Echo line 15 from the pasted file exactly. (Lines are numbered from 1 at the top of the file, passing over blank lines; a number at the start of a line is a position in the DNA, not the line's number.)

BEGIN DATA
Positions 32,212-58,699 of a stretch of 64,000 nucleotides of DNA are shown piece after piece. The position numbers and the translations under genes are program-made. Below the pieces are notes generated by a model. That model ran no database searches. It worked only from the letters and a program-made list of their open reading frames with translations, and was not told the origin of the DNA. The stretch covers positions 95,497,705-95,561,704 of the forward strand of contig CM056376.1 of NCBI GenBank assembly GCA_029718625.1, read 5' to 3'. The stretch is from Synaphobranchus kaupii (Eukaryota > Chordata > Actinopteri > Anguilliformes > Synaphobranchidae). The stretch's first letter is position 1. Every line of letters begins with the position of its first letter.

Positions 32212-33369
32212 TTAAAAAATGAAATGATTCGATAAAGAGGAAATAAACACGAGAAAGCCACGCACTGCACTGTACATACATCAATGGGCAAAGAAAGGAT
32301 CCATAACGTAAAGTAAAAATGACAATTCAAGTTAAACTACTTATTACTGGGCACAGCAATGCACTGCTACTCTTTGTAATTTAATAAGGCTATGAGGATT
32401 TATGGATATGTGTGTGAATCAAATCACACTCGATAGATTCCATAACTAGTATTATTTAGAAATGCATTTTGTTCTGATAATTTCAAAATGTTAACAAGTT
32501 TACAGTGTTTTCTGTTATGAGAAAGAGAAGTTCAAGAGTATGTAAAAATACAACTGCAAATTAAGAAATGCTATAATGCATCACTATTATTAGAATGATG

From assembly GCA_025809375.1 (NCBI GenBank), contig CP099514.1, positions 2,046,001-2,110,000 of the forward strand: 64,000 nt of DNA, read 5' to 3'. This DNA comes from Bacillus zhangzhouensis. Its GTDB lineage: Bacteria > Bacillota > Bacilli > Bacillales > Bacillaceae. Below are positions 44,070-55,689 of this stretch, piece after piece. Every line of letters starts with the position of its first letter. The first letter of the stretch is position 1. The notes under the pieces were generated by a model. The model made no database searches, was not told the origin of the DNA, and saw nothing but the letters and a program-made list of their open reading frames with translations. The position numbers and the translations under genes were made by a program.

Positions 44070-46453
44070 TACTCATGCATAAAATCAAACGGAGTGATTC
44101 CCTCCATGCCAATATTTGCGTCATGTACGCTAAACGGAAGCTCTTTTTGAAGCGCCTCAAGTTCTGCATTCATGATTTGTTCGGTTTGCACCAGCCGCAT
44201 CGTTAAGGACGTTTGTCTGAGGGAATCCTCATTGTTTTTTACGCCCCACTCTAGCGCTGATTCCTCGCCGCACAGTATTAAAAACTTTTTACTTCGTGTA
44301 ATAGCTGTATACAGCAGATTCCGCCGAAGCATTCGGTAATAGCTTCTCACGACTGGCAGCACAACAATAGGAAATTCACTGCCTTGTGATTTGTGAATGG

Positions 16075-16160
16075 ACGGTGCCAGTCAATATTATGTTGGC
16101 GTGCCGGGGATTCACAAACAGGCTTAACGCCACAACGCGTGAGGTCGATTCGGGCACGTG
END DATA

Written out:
16101 GTGCCGGGGATTCACAAACAGGCTTAACGCCACAACGCGTGAGGTCGATTCGGGCACGTG